Friends on vacation.

Vacation Story 2.
Good friends are the ones who help you survive your other relationships.
I have gone on some vacations with male Significant Others and have had some great times. I’ve also gone on such a vacation and have had not such a great time. I once went on a vacation with a former male Significant Other with whom I had remained “just friends.” We had a non-sexual blast and traveled together more comfortably than we did when we were more intimately involved. We even stayed in the same hotel room, used the same bathroom etc. (He’s coming into town in a few weeks, and he’s going to stop by with a bottle of wine and stories to tell me about his new life in Portland, OR.)
Good friends are the ones who help you survive your other relationships.
I always have almost perfect vacations with my women friends. We don?t actually divide up the chores of sharing space in a rented cottage, but it all always flows with ease and good humor. It’s not that we are all similar in temperament and talents; rather we are all adamant about being respected for who and how we are. And, of course, we actually like each other, and we like to both nurture and be nurtured.
The three of us in Maine this time have all been divorced (one of us three times); two of us have kids; one of us was raped in her teens; we all like men and are all tired of the struggle it always seems to be to keep our integrity, identity, and voice in a relationship with a man. We are tired of their not taking responsibility for everything from household chores to extended family dynamics. We are tired of accommodating. For the other two, it’s probably a temporary thing; one is five years younger than I and the other 9 years younger. For me it’s probably a permanent fatigue.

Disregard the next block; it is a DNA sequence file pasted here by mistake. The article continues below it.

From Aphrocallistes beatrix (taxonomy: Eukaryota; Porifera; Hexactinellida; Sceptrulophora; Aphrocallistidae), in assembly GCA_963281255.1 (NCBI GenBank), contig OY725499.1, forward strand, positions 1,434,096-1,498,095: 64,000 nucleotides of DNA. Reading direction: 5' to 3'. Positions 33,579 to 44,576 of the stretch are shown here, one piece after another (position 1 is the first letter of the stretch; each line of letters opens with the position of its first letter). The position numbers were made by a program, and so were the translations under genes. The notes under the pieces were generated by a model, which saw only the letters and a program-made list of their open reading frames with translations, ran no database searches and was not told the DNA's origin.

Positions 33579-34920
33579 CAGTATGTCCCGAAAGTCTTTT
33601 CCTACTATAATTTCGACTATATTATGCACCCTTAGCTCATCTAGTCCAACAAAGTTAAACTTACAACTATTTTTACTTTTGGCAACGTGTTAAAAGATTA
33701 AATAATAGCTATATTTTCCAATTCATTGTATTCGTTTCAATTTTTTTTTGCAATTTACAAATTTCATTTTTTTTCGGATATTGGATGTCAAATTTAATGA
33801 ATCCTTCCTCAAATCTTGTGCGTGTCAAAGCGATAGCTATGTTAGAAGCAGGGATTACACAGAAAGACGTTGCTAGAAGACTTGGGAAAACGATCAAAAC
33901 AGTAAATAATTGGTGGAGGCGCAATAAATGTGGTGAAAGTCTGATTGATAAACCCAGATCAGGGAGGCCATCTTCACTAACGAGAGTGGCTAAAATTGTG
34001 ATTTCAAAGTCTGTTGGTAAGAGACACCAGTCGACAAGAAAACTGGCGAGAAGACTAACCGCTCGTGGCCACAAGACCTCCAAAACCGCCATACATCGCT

So, it?s not surprising that we spent several Maine evenings last week sitting around doing a “group therapy” thing. We?ve all been through it; we know how to listen and how to respond with compassion and encouragement; we all know how to constructively construct any criticism we might have, how to wrap our suggestions in heartstrings. We don’t always agree, but we give each other lots to think about, and we accept our disagreements as part of who we are.
And, when we play Boggle, we get very competitive, shrieking and whooping, bitching, and guffawing. We forgot a dictionary this time, so we had a few arguments about the validity of a few word spellings. Heh. They tend to defer to me because I taught English. I frequently bluff when I’m not sure; I’m also frequently right!
I?m sure that we gave the quiet people in the neighboring cottages something to wonder about — what with all the Boggling noise, the frequent group hugs, the strange sage/cedar smudging smells, the echoing tones of my Tibetan bell, and the fire burning in my mini-cauldron on the deck on our last night there, where we symbolically exorcised the bad stuff we?d been carrying around. (More on that later.)
Good friends are the ones who help you survive your other relationships.

2 thoughts on “Friends on vacation.

  1. I hope mean that in a good way. Everything in life is a trade-off, and each of us has to decide what’s most important and where we want to put our energies.

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